I was mostly drawn to this novel as it was co-written by Bram Stoker’s great-great-grand nephew. I am normally hesitant with spin-off novels like these but I was thoroughly impressed with this one. It is equal parts creepy, gory, and suspenseful. The writing is great as it hops back and forth through time, increasing the mystery. The first part of the book does drag on a bit, if you ask me but the ending makes it worth the wait. The novel definitely harkens back to the classic horror I love so dearly. Dracul was thrilling and enjoyable for me and any fan of horror literature. I would definitely recommend giving this one a chance, if you are unsure like me. (Just a heads up, though: There is some serious gore in this book so be wary).

This Is My Design: Reviewing Red Dragon by Thomas Harris

Hi everyone! I hope you forgive my absences. I am bogged down with academic reading now that (obviously) has to be a priority. Thank you all so much for 400 subscribers! Wow, I still can’t believe any of you are interested in what I have to say. Since I have your attention, I will be giving you my review of Thomas Harris’ Red Dragon, which is the novel that first introduced the world to Hannibal Lecter. I am a huge fan of the television show, “Hannibal,” so I had to read one of these novels. Also, since we are creeping towards October, it felt appropriate to do a horror/thriller novel.

Will Graham risked everything in order catch the ingenious and dangerous Dr. Hannibal Lecter. Graham was ready to start a normal life when he was called upon to catch a killer called the Tooth Fairy, who has murdered entire families. In order to find him, Graham must first understand him. Only Hannibal can help him enter the killer’s mind. Will Graham must risk it all, once again, in order to catch this new monster

I had read this novel previously and, upon revisiting it, forgot how genuinely uncomfortable it made me. I mean that in the best way, though. Any good murder mystery novel should give the reader visceral feelings and Harris succeeds at that. Even though Lecter isn’t technically a threat, he still looms over every page of this novel. It feels as though we are watching Will Graham outrun him while still trying to catch the “Tooth Fairy.” Graham and the other “good guys” are relatable and sympathetic while still being morally grey. The novel is wonderfully suspenseful. It is not afraid to reveal the gruesome details. Even in a clinical language, the descriptions of the crimes still give you chills. The cat-and-mouse game keeps you hanging on until the end. I would then recommend Red Dragon as a good fall read for anyone looking for a thrilling and complex mystery.

If you want me to talk more about “Hannibal,” the television show, I will happily create a post about that where we can have a discussion.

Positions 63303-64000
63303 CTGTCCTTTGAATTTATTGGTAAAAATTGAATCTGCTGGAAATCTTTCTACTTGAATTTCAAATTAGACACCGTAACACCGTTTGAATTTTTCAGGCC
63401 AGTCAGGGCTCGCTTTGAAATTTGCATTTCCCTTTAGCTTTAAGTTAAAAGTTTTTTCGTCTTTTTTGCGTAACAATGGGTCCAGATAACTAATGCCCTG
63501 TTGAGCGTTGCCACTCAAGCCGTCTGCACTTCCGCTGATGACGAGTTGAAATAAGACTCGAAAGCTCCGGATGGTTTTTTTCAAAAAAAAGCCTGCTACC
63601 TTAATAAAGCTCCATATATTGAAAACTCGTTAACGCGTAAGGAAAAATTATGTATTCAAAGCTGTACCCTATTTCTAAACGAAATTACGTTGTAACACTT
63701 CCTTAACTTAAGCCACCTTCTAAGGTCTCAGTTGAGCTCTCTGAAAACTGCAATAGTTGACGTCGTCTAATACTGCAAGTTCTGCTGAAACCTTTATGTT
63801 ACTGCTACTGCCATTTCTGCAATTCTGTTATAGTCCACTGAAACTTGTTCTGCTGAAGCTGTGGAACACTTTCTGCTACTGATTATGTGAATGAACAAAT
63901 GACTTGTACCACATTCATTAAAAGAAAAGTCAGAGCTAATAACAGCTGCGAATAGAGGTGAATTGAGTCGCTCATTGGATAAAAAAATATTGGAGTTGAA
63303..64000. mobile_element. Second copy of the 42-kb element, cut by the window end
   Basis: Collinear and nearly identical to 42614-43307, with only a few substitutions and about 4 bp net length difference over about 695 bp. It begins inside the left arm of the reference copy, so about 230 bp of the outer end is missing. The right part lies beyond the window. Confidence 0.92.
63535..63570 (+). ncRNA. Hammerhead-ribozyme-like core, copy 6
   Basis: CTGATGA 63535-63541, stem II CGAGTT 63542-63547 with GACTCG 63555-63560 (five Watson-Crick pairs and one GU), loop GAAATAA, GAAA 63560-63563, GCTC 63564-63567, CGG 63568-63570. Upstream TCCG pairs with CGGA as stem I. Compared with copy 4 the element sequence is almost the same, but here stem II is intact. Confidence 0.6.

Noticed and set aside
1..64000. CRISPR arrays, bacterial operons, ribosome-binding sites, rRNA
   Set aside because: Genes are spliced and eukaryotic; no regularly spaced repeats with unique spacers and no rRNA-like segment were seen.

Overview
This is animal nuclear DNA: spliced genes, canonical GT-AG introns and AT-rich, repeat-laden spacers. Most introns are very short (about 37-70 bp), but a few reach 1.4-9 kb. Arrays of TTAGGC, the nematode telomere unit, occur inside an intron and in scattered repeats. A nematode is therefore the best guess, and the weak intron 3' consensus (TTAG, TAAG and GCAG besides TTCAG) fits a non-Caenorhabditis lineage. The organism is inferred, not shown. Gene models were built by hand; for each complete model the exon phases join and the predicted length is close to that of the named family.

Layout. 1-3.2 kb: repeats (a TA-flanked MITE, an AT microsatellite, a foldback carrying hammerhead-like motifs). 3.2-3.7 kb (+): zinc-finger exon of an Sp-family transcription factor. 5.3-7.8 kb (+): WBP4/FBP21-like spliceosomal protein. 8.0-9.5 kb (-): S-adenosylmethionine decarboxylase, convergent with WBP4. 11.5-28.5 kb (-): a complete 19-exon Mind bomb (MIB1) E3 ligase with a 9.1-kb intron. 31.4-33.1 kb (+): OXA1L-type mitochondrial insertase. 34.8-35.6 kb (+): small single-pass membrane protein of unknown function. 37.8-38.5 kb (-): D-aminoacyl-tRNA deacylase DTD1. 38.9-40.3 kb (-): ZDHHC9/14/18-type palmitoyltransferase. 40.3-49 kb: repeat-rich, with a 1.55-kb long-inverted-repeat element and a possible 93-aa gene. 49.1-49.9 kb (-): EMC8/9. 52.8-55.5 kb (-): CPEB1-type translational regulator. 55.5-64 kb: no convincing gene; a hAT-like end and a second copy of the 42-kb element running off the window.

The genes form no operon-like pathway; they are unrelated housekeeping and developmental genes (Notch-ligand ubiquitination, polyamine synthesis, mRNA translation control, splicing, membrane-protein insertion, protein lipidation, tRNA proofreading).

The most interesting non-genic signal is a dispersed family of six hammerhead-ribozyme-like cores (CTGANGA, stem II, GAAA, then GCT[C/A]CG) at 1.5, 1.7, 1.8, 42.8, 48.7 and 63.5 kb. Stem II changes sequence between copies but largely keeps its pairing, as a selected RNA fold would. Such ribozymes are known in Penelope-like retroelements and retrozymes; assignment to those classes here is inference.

The Masks We Wear Betray Us: Reviewing The 7 1/2 Deaths of Evelyn Hardcastle by Stuart Turton

Hi everyone! I hope you all missed me. I have finally had some time to read and I am so happy to be talking to you all about this book. This is one of those novels that I picked up, read the back, and said “This is mine.” I have grown up on murder mysteries so I was drawn to this like a magnet. Needless to say, I’m excited to talk about Stuart Turton’s debut novel, The 7 1/2 Deaths of Evelyn Hardcastle.

Evelyn Hardcastle is a young and beautiful heiress who is returning home after nineteen years. She doesn’t know that she will be murdered again and again. Aiden Bishop must solve her murder in order to break this loop. Every time the loop begins, however, Aiden wakes up in the body of a different guest, each with its own advantages and disadvantages. Aiden must fight to save Evelyn and himself before time runs out.

Before I begin, I just want to say I’m going to be pretty vague as I really don’t want to spoil this book. I was absolutely enthralled from page one. I had such a hard time putting this book down. Turton does an amazing job inserting twists and turns that will make you stop in order to put together the puzzle he presents. It’s also very interesting to have a main character who has to rely on the character traits of others. Aiden Bishop is somehow personable protagonist with no discernible personality traits. It’s a wild ride, needless to say. If I were to best describe this novel, it would be a combination of Groundhogs Day, Freaky Friday, and an Agatha Christie novel. The novel is so full of surprises that I’m afraid to talk about it anymore. I highly recommend reading The 7 1/2 Deaths of Evelyn Hardcastle as you will get whiplash from the plot. I absolutely love this novel and, as a huge murder mystery fan, this was definitely an exciting new take on the genre.